Longer and slower arms in acceleration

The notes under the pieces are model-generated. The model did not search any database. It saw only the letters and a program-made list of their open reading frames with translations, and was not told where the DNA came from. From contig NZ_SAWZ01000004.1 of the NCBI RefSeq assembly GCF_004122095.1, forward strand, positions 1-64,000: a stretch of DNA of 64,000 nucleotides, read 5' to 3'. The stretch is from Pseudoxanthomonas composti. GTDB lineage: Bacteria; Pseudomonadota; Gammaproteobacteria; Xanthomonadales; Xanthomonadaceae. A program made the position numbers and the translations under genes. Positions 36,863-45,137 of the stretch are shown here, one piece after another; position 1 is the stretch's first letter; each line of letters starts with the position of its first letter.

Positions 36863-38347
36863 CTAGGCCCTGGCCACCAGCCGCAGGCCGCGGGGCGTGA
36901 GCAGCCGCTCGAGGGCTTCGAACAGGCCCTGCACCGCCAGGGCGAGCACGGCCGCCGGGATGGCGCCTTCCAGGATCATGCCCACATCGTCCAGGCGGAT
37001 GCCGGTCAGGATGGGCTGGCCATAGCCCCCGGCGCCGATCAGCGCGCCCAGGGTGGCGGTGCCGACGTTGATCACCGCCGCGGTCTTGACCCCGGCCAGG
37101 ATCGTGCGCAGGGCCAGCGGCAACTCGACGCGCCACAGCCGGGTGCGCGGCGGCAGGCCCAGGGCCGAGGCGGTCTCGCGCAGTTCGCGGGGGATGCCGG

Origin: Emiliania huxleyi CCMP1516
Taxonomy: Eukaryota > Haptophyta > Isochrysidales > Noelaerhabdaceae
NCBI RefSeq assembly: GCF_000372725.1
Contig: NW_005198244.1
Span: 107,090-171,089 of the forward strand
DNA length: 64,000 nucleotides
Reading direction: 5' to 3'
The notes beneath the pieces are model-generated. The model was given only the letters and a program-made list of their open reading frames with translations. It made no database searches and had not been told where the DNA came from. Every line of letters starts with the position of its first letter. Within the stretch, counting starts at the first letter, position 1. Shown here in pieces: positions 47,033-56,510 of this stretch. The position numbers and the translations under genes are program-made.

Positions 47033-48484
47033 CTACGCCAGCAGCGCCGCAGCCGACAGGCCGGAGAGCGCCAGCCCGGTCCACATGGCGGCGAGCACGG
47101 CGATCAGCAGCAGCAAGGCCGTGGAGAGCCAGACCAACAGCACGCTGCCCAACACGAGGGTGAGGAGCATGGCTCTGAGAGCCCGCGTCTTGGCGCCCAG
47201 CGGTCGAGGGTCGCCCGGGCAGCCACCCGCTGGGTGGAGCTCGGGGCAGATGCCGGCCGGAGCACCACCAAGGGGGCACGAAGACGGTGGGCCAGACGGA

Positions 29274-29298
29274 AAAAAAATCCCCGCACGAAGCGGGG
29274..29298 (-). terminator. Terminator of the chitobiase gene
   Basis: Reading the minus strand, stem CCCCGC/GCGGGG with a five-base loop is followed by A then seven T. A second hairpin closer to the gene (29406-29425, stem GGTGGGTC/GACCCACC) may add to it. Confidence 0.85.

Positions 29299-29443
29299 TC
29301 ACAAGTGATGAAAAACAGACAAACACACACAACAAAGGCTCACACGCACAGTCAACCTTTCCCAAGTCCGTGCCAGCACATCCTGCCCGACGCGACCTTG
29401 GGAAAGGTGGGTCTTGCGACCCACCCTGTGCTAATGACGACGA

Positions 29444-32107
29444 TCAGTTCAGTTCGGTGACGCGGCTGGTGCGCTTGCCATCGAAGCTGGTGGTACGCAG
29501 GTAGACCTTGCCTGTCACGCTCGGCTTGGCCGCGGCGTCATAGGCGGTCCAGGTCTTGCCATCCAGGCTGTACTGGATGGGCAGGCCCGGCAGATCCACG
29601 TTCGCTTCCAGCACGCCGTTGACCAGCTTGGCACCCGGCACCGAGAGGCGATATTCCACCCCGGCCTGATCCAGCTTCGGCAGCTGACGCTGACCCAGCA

When someone is just starting to learn running mechanics, they may apply certain components to the wrong phase of sprinting. An example of this can occur during drive and acceleration. It is important to move the arms fast while running, but if they are not coordinated with the leg speed, the arm movement will not complement the body system. During acceleration, the body is moving forward more slowly than it is at top speed. The ground is moving more slowly under the body, and therefore the foot is moving more slowly while in contact with the ground compared to its speed during the top speed phase. The foot should be in contact with the ground longer during acceleration and the arm swings should be timed with the leg movement. If the arms are bent and are moving their fastest, then the legs will be forced to leave the ground early to maintain opposition to the arm movement. This may feel faster, but the acceleration will be less due to a shorter opportunity for the foot to pull the body forward. To coordinate the arms with the slower leg movements, the arms can be longer with less bend. This forces the arm frequency to be slower even while using maximum effort to move them as fast as possible. Moving the longer levers as fast as possible creates more upward force than with shorter levers and the length prevents the frequency from being higher than the appropriate leg frequency in acceleration. Using longer arms to time their movement with the legs will allow the legs and feet to complete their pull on the ground. This coordination will also create more lift at the end of each extension of the arms and legs so that the body can travel further in the air before the next ground contact.